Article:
Cache Valley residents speak out on proposed changes to “Roadless Rule”

Residents weighed in on a proposal that would revamp the US Forest Service “Roadless Rule” in Utah during a recent Cache County public hearing.

The 2001 Roadless Rule prohibits road construction, reconstruction, and timber harvesting on inventoried roadless areas in our national forests.

Utah is seeking a state-specific amendment to the national Roadless Rule to give the U.S. Forest Service more flexibility to manage overgrown forests, notably to aid in fighting fires.

Utah Governor Gary Herbert is spearheading the proposed changes. His office said the aim of the proposal is to create new mechanisms to protect Forest Service lands in the state.

Backcountry Horsemen Bridgerland Chapter President Kari Prescott said Governor Herbert “is using forest fires as a reason to build and penetrate our public lands and wilderness areas.”  She said changes aren’t necessary because the “Roadless Rule” in place currently allows for fire management.

Part of the proposal would allow for temporary roads to be built so crews could go in and remove overgrowth in Utah’s forests.

Cache County resident J.D Ray wants to be certain temporary roads remain temporary.

“But I don’t have any language that’s been shared with me by the Forest Service or land commission about how that’s going to happen,” he said. “Who’s going to close it? What are the rules about how much time they have to return it to the condition it was in before they went in for their project?”  Ray added, “ I feel we don’t need to be building any more roads.  Let’s get into communities and do specific boundary work to protect communities from potential fires.”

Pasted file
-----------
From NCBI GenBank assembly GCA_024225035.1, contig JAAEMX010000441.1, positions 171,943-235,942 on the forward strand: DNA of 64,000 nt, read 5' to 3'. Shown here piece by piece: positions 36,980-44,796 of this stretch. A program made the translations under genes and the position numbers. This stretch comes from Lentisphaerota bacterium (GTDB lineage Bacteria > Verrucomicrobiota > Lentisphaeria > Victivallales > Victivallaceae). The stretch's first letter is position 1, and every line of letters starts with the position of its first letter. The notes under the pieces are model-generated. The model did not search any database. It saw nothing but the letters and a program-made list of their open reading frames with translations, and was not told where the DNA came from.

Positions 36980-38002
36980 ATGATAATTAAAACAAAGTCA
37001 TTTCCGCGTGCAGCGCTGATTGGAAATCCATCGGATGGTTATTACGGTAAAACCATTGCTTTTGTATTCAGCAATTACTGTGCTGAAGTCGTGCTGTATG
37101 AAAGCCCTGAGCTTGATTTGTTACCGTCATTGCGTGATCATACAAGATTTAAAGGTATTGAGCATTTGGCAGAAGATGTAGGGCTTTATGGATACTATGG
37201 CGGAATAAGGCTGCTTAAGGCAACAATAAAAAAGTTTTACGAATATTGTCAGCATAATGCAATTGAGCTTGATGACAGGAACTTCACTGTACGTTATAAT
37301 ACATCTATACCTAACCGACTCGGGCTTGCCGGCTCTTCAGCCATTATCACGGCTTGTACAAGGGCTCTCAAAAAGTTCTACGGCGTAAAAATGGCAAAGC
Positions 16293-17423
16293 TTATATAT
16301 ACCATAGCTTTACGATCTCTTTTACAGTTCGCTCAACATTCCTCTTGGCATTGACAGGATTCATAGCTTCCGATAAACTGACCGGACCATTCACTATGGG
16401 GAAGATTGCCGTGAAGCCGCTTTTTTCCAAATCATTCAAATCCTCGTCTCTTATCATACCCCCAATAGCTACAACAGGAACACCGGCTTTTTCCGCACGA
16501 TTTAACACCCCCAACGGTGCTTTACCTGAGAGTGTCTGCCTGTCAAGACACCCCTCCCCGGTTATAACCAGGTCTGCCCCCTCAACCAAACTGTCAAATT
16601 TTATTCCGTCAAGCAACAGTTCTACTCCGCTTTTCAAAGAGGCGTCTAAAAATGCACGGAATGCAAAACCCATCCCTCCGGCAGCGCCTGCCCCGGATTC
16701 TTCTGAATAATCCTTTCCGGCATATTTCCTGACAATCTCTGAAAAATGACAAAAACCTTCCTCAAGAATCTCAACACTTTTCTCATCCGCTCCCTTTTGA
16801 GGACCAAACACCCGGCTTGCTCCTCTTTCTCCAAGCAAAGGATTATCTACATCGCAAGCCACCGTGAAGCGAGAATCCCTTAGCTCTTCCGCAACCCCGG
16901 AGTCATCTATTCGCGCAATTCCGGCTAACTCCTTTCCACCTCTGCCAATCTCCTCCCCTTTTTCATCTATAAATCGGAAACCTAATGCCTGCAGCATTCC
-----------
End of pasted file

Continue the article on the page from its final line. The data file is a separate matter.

A number of residents support Governor Herbert’s amendment.

Nathan Zollinger represents the Top of Utah Snowmobile Association. He said the group is in favor of multi-use access to our public lands.  “We are in support of the Governor’s process.”  He said we see too much bureaucracy and red tape and “we believe this process can be beneficial in allowing for flexibility in land use management.”

Input from Utah state agencies, Utah counties, stakeholders and the general public will be included in the proposal and future studies generated if the proposal is accepted by the Forest Service.

Governor Herbert hopes a workable petition will be ready to submit to U.S. Department of Agriculture officials by the end of December.

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